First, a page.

ashmore100

    New Member
    English-UK
    Haha! Sorry, typo: *criterion, singular*

    my bad :p

    Update: I just checked and yes you are right it does list Criterions as a word online, but not in the edition i have (which, is a fairly extensive two volume leather edition, so I'm guessing it is very uncommon!), however, i retract my previous statement blaming on the Americans!
     
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    cyberpedant

    Senior Member
    English USA, Northeast, NYC
    My home-based digital OED says the same:
    criterion Pl. criteria; less commonly -ons.
    [a. Gr. a means for judging, test, standard, f. judge. In 17th c. often written in Gr. letters.]
    a. An organ, faculty or instrument of judging.

    The OED is descriptive, and if any credible writers use a form that may not be considered correct by everyone, it may still be included:
    "1788 A. Hughes Henry & Isab. I. 17 Regular uniformity and the straight line were the criterions of taste and beauty."

    But my spell-checker rejects "criterions."
     

    Andygc

    Senior Member
    British English
    Update: I just checked and yes you are right it does list Criterions as a word online, but not in the edition i have (which, is a fairly extensive two volume leather edition, so I'm guessing it is very uncommon!), however, i retract my previous statement blaming on the Americans!
    Given that the Oxford English Dictionary 2nd Edition comes in twenty volumes, you shouldn't be too surprised if some of the entries in your 2 volume edition are a bit shorter and show fewer variations.;)
     

    morzh

    Banned
    USA
    Russian
    Never met "criterions". Either criteria, or criterion.

    And I fully agree with SDGRAHAM about using Google as a reference for grammar.
     

    ashmore100

    New Member
    English-UK
    I wasn't trying to brag about the size of my dictionary (leather way admittedly irrelevant), what you say is exactly my point, the 20 volume edition uses many words not in common use anymore, and as the two volume edition misses out criterions i am assuming is it a very underused term.
     

    Fabulist

    Banned
    American English
    When English imports a noun from a language that inflects them, it usually adopts the nominative singular (or equivalent) and adds its own endings— -s, -'s, -s'— to make the nominative plural and the genitive singular and plural. Thus, we use troikas, troika's, and troikas', not troiky, troiky, and troek, respectively, and zeitgeists and angsts, not Zeitgeister or Aengste/Ängste (unless we are trying to show off our ability to understand Freud and Jung in their original German).

    Thus, it is hard to assert that criterions is "wrong."

    Historically, highly-educated users of English had also learned Latin and Greek—how much Latin and Greek you knew was the measure of how "educated" you were—and so educated people were able comfortably to use the plurals of Latin and Greek words, as they were also able to use hoi polloi without a redundant "the." Now that hardly any English users, especially in the United States, also learn Latin or Greek, the Latin and Greek plurals of words from those languages have to be learned individually as exceptions to the general rule, no different from "geese," "oxen," "men," or "children." "Criterion" and "phenomenon" are a couple of the Greek words whose Greek plurals "educated" people are expected to know, even if they can't write them in Greek letters or inflect them past the nominative plural. We wouldn't be surprised to hear, "I don't know nothin' 'bout them there criterions" from a hillbilly, but if a well-dressed Ph.D. mentions "criterions," those of us who know about "criteria" wonder about the quality of his graduate program.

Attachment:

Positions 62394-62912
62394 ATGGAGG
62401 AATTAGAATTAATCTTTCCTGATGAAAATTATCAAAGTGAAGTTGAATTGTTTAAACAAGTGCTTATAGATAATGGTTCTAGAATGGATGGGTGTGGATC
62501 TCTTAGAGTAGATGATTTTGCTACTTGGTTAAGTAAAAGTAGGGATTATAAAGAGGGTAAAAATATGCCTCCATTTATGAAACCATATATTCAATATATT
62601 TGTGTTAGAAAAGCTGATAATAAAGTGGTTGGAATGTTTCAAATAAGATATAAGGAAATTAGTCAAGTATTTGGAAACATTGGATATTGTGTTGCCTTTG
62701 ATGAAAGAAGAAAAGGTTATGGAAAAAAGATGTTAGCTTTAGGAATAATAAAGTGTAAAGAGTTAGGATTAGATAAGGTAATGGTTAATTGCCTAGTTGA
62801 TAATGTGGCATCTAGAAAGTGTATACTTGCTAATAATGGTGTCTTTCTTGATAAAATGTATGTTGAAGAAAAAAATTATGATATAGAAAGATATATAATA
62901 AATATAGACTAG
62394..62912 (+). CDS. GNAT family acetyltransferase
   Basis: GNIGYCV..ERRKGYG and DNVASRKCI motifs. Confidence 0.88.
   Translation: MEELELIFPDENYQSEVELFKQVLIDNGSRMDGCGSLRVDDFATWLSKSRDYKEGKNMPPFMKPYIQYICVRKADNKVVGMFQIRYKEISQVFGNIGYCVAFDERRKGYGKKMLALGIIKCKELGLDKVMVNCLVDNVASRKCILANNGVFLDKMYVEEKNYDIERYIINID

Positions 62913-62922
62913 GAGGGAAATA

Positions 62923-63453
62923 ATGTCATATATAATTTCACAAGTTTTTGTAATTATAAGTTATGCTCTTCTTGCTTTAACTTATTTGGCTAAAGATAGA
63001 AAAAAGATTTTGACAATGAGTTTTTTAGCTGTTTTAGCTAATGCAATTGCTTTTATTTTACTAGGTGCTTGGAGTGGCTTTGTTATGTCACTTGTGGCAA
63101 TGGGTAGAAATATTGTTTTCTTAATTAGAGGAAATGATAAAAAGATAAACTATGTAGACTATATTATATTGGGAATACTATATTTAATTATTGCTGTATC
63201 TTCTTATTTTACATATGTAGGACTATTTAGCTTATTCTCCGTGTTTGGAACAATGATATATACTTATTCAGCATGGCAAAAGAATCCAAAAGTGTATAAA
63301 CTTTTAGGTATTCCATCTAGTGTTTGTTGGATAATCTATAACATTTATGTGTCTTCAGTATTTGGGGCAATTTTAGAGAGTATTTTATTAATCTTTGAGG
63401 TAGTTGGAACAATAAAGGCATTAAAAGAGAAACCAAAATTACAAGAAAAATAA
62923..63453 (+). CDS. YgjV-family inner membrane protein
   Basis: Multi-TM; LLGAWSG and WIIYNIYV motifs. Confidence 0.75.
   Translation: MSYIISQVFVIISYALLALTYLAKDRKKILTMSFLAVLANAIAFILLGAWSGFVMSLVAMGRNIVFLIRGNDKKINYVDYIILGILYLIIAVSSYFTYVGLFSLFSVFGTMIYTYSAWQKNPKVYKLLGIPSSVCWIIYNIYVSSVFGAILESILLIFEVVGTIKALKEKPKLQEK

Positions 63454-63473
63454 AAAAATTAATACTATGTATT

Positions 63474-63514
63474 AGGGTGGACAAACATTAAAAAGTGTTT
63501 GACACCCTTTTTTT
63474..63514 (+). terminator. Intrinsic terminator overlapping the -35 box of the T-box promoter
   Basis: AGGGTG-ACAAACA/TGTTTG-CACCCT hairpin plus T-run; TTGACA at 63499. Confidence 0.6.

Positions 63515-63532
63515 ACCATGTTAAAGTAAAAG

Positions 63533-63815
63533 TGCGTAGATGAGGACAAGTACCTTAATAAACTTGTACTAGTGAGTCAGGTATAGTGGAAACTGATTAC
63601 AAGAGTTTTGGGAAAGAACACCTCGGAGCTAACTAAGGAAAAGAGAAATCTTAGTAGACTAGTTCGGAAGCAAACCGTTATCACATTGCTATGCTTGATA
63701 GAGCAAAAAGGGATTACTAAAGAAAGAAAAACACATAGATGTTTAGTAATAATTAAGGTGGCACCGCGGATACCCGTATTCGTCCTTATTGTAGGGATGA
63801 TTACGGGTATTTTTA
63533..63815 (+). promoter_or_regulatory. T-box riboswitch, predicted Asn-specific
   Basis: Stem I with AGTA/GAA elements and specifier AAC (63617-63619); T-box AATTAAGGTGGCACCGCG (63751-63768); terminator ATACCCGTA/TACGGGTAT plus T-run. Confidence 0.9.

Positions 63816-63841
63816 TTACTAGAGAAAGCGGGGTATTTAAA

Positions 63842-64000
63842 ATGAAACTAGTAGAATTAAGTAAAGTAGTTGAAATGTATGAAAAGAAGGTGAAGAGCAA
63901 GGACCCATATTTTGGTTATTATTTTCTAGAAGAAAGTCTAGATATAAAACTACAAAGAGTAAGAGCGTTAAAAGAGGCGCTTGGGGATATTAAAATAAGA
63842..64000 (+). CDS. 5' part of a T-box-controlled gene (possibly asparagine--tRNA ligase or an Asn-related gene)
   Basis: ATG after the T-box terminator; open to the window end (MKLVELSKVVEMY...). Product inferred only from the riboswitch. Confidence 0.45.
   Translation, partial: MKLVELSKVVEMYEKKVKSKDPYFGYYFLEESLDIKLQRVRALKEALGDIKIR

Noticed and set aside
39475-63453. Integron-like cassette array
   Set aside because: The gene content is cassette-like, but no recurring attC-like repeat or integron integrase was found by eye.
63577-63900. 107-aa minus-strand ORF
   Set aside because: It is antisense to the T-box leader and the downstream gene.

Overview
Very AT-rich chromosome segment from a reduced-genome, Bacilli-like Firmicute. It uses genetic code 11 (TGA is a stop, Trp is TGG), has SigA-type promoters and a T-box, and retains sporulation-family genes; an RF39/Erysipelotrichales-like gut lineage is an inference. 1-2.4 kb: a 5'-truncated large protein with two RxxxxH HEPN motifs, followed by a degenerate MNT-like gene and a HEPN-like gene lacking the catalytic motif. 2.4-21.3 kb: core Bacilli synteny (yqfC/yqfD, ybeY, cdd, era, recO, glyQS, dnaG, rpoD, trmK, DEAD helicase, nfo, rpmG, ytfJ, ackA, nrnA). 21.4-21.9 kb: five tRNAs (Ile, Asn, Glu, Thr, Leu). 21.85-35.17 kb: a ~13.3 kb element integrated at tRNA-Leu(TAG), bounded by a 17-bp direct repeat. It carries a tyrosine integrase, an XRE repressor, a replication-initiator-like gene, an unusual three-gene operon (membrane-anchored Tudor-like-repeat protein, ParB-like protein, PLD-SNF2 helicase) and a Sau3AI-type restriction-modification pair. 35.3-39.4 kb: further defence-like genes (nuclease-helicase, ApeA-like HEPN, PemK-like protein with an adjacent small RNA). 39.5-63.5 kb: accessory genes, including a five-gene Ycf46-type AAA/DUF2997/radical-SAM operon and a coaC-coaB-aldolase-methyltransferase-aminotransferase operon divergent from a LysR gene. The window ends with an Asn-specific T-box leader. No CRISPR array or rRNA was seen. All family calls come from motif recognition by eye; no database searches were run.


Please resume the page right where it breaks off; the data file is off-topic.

Therefore, we can consider "criterions" to have the same status as "gooses" or "oxes," or for that matter "medias" and "datas."

    "Forums" seems to be an exception to the exception: SOED doesn't give "fora" as a plural of "forums," even though it does give "data" as the plural of "datum." Perhaps for some reason "fora" was never used in English, no matter what the Romans did 2000 years ago.
     

    panjandrum

    Lapsed Moderator
    English-Ireland (top end)
    I would be very surprised to hear someone use "criterions" as a plural.
    I'm quite sure that anyone who is aware of the singular form, criterion, would also be aware that it is a singular form.

    The word "criteria" is widely-known.
    I have very often heard people use "criteria" as singular.
     

    geostan

    Senior Member
    English Canada
    I would be very surprised to hear someone use "criterions" as a plural.
    I'm quite sure that anyone who is aware of the singular form, criterion, would also be aware that it is a singular form.

    The word "criteria" is widely-known.
    I have very often heard people use "criteria" as singular.

    So have I!. In fact, relatively few people use criterion as the singular form, even among so-called educated speakers.